Author shares book — and story behind it — with students
Last updated 3/22/2022 at Noon
Bethanne Blann of Camp Sherman, aka “Mrs. Snowplow,” visited Sisters Elementary School on Friday, March 11, to share her book “Mr. & Mrs. Snowplow Are Back!” She explained the story behind the story, and provided insights on the writing process.
All Sisters Elementary School students K-4, in two separate groups, heard Blann read her book aloud, with illustrations from the book displayed on a large screen behind her.
At the outset of her talk Bethanne said she had three rules: 1. Have fun. 2. Make someone smile, and 3. See rule number 1.
According to Bethanne, who has written three books related to business productivity, the idea for the book came from her late husband, Dave Blann, after he came home from plowing the roads around Camp Sherman and told her, “I have a really good idea for a children’s story.”
The couple decided then and there to work on it together, which they did over the course of time. The story centers around a town called Snowville that bears uncanny resemblance to Camp Sherman, where the Blanns have been part of the community for many years. Mr. Snowplow and the family dog, Snowball, help save the day when a local girl needs medicine to be delivered to the hospital where she is being treated.
Dave Blann worked in Camp Sherman for the Jefferson County Sheriff’s office beginning in the 1990s, but passed away in February 2019, about two years before his planned retirement. While he never got to see the final book with illustrations, the writing was completed just a few weeks before he died.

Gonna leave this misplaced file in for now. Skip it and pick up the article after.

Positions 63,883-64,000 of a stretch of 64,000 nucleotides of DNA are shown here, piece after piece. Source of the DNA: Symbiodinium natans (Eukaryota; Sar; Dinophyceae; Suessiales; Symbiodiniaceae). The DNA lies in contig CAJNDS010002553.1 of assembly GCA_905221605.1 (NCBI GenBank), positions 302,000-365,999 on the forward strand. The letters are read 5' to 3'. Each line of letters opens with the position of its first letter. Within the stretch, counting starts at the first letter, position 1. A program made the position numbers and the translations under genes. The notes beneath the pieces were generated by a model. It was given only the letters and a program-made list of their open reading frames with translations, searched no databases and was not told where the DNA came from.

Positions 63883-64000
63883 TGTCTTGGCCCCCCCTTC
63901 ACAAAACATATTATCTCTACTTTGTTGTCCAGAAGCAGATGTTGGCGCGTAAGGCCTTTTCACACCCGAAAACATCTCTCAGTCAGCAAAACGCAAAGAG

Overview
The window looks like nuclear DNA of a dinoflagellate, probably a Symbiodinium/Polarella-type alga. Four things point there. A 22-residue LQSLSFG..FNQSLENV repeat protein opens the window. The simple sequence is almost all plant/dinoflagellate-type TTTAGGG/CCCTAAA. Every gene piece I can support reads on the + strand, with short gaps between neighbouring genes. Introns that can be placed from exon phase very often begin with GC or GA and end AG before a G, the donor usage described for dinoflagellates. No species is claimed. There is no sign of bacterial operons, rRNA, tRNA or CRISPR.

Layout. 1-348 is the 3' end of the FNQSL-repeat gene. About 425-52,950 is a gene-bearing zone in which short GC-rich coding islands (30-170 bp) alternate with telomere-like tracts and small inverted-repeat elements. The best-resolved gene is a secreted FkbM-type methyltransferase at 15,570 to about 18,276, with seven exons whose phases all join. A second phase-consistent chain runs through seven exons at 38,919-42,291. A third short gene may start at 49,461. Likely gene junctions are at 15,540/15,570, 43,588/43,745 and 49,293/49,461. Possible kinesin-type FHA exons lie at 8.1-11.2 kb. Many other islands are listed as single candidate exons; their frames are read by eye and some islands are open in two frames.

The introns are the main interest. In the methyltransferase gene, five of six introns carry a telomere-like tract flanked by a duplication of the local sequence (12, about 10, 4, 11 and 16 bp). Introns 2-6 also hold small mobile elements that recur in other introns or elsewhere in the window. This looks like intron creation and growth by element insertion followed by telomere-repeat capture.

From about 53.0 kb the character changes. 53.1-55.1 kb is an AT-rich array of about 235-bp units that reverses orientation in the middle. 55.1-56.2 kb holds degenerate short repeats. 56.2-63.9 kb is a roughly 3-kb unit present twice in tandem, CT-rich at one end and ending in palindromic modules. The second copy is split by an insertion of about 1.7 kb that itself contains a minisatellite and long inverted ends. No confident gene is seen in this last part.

“He would have absolutely loved the completed project with the illustrations,” said Bethanne.
“We worked on it and tweaked it and then put it aside from time to time, because we both had other things to do since we were not professional authors,” she explained. “It took about a year before we felt happy with it, but then we had to come up with someone to do the pictures since neither of us were artists.”
After a number of contacts with artists the Blanns did not feel they had found the right one, but when a friend suggested her nephew in North Carolina, and the hunt was over.
The artist, Max Huffman, had never visited Camp Sherman, but used photographs to produce the drawings for the book.
Bethanne pointed out to students that every author has to figure out what works best for them.
“Some people get up very early and write, others do it late at night,” she said. “I prefer the mid-morning when I feel most awake.”
Hands shot up in the air when Bethanne asked the kids how many of them thought they would like to write a book. According to one teacher, after the assembly two third-graders were overheard talking about how one of them could be the writer and the other the illustrator of a book together.
She made a recommendation to the students about how to collect ideas for a book in a journal so that when they are ready to actually write the book they will have all sorts of ideas already recorded. When asked whether she had plans to write another book, she said, “I don’t know, but maybe a great idea will pop into my head and I will do it again.”
Having an author visit the school touches on a number of goals the school has, including providing career interests as well as showing relevancy to what is being learned in the classroom.
School media manager/librarian Alicia Hall said, “Being able to see a real author in real life makes kids think, ‘Hey maybe I could do that,’ and to have an author who lives right here in our area makes that even more real.”
The book is self-published and is available locally at Paulina Springs Books in Sisters. Bethanne donated two copies to the Sisters Elementary School library so all children would have a chance to hold it in their own hands.